Advent of Denial of Death in Children\u27s Literature


After creating and sustaining highly Romanticized notions of childhood, society begins to protect children from the dangers that supposedly exist exclusively in adult reality, particularly death. Taking into consideration society\u27s attitude towards childhood, this thesis closely examines the different ways in which authors deny death in children\u27s literature. Nineteenth-century authors often use enchantment to create ways for children to survive in an otherwise cruel and deadly Victorian world. As social issues slowly begin to improve, death in children\u27s literature moves away from an event that without magic cannot be ignored, to an occurrence far less likely to happen during childhood. However, as a result of such improvements, when death does occur during childhood, denial becomes an unavoidable emotional response to death. By evaluating the different ways in which authors deny childhood death in their literature, this thesis makes a connection between contemporary attitudes of children and denial of death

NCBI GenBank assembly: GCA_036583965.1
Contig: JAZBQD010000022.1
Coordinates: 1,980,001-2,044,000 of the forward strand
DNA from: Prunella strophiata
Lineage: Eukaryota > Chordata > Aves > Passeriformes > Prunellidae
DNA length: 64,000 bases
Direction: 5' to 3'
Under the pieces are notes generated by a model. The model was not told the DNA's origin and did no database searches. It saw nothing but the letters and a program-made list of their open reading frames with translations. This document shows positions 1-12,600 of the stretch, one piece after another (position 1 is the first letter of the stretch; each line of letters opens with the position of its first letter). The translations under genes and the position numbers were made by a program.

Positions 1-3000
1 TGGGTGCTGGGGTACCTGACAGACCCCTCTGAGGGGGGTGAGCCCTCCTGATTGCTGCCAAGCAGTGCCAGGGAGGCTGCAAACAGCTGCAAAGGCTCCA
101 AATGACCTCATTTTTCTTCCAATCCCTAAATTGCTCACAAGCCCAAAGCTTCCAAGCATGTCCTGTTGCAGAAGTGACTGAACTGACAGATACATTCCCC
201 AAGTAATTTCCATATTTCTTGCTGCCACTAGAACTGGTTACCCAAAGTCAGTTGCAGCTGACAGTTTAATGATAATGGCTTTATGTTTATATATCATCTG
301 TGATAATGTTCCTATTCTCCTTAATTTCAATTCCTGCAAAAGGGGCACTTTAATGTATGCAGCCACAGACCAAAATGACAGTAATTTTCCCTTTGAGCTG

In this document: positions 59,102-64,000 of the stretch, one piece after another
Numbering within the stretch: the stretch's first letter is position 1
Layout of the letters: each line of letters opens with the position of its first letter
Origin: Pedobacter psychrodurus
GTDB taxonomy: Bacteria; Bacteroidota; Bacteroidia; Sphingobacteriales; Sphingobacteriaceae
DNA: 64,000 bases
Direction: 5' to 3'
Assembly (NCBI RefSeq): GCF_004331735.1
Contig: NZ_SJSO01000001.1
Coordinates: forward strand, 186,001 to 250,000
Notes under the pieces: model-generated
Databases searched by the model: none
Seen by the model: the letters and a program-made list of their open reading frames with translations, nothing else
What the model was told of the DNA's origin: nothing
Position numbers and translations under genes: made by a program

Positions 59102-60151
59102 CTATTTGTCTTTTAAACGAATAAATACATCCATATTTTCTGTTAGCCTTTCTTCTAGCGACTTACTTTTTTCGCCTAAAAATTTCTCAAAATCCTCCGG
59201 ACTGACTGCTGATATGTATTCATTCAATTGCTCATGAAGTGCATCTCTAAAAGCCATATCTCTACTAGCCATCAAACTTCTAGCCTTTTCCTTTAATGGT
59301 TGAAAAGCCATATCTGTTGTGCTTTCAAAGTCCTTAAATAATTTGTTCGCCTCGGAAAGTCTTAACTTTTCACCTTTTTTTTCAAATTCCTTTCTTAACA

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oaioai:digitalcommons.georgiasouthern.edu:etd-1166Last time updated on 10/17/2019View original full text link

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